Justice Cha looks back on his career
“While some people take a Supreme Court decision and assume that it is conservative or liberal, judges make decisions based on the case and the principle of law, not based on their beliefs,” he told the JoongAng Ilbo in an exclusive interview on Feb. 24, a week before his official retirement.
Justice Cha, who was also the minister of the National Court Administration and handled general administrative affairs for the court, retired on March 3.
“It is not so easy to decisively judge a person,” he said. “If a decision is reached so automatically due to personal ideological tendencies during a term [as a justice], what’s the point of having a trial?”
Cha, widely considered to have conservative tendencies, has generally ruled liberally.
Perhaps one of the most well-known examples was when the Supreme Court ruling last year that a series of emergency decrees, including Emergency Decree No. 1, based on the Yushin Constitution of the Park Chung Hee government were unconstitutional, a landmark decision that led to the acquittal of an elderly man convicted on criminal charges for criticizing the government in 1974.
Emergency Decree No. 1, promulgated in January 1974 - part of a series of authoritarian decrees declared by former President Park in the 1970s - banned any criticism or opposition to the Yushin Constitution and allowed Park to arrest any dissident, even without a warrant from the court.
“Because the emergency decrees did not meet legal requirements, the Constitutional Court and the Supreme Court can rule that it is unconstitutional,” he remarked. “In as much as there was controversy because of the Supreme Court’s rulings following the emergency decrees, there was a feeling of wanting to take the lead in resolving the issue.”
In another case, the Supreme Court ruled in favor of a dismissed Hyundai Motor worker in 2012, stating that a worker hired directly by an in-house subcontractor should be considered a regular worker if he or she stays with the same company for more than two years.
Justice Cha, a native of Daegu, graduated from Seoul National University College of Law in 1977 and passed the 17th National Judicial Examination in 1975.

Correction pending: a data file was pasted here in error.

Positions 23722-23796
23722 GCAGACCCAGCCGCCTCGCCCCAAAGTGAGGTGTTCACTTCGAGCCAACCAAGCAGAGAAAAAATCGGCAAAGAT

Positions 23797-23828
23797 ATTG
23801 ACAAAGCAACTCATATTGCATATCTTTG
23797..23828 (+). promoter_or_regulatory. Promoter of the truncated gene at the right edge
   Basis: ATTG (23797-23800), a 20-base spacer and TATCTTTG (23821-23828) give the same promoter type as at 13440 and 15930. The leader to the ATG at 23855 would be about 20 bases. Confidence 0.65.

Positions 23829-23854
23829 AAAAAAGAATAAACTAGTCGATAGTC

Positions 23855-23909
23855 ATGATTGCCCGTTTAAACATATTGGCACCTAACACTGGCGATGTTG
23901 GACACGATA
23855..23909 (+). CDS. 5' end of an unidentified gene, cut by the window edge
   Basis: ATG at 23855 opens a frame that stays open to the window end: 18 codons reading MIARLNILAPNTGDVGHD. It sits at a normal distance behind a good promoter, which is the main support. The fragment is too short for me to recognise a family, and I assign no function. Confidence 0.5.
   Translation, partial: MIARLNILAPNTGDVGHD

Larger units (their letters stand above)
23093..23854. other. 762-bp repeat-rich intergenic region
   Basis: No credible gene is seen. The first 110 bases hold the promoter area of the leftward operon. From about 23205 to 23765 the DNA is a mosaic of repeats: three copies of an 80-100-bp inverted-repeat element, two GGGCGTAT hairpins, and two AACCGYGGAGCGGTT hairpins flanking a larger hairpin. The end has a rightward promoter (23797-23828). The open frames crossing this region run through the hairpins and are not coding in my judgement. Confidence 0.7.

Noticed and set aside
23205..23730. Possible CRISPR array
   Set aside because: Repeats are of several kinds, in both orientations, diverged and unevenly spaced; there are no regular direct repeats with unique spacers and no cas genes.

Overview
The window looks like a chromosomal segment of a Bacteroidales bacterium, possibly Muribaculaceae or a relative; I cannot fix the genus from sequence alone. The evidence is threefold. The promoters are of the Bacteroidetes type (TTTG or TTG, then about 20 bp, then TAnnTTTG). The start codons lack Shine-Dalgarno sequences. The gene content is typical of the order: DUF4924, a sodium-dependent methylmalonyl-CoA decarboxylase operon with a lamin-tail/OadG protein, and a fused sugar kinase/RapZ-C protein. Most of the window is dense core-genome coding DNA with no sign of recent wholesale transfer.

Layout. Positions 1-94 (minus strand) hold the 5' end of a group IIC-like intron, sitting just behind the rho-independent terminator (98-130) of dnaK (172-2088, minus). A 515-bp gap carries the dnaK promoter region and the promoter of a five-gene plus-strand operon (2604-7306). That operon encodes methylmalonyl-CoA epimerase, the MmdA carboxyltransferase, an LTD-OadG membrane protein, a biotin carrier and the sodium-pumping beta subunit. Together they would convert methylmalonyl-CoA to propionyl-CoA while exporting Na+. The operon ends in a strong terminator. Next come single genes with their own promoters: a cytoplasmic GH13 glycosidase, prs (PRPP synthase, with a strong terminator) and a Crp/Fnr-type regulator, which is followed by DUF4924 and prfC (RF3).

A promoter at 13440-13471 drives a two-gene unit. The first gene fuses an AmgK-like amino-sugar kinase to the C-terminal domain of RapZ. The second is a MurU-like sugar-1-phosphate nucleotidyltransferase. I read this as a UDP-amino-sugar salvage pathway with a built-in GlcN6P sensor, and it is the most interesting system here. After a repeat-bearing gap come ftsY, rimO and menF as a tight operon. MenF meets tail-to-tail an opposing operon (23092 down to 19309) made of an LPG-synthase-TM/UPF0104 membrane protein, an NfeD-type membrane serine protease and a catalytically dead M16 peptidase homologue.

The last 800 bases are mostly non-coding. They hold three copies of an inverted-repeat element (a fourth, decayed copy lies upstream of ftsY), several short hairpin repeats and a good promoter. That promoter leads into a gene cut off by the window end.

His first post as judge was at the Seoul Civil District Court in October 1980.
He also previously served as a judge at the Seoul Criminal District Court, the Daegu District Court, the Seoul High Court and the National Court Administration, as well as a senior presiding judge of the Seoul Central District Court Chambers of Bankruptcy and the chief judge of the Cheongju District Court.
Cha was appointed as a Supreme Court justice in March 2008 and since October 2011 has served concurrently as the minister of the National Court Administration.
At that time, as minister of the National Court Administration, Cha had a role in reigning in controversy resulting from a younger generation of judges posting controversial comments on social networking services (SNS).
“The remarks of a judge have tremendous influence,” Justice Cha said, “but at that time, the younger judges argued, ‘these are personal affairs, and why are you meddling in what I write in my own personal time?’”
“Let us make our own guidelines on what is acceptable,” Cha urged at the time. “Before we are individuals, we are judges.”
A manual on the issue was subsequently produced after a meeting with the judges. “I think if the National Court Administration unilaterally decided upon a guideline and enforced it, there would continue to be strife and objection,” he said.
Cha added that he has no intention of working at a law firm after his retirement. “If I have an opportunity, I would like to teach my juniors,” he said, regarding his retirement plans. “What remains is time, so I will think about it slowly.”
BY CHOI HYUN-CHEOL, SARAH KIM [firstname.lastname@example.org]
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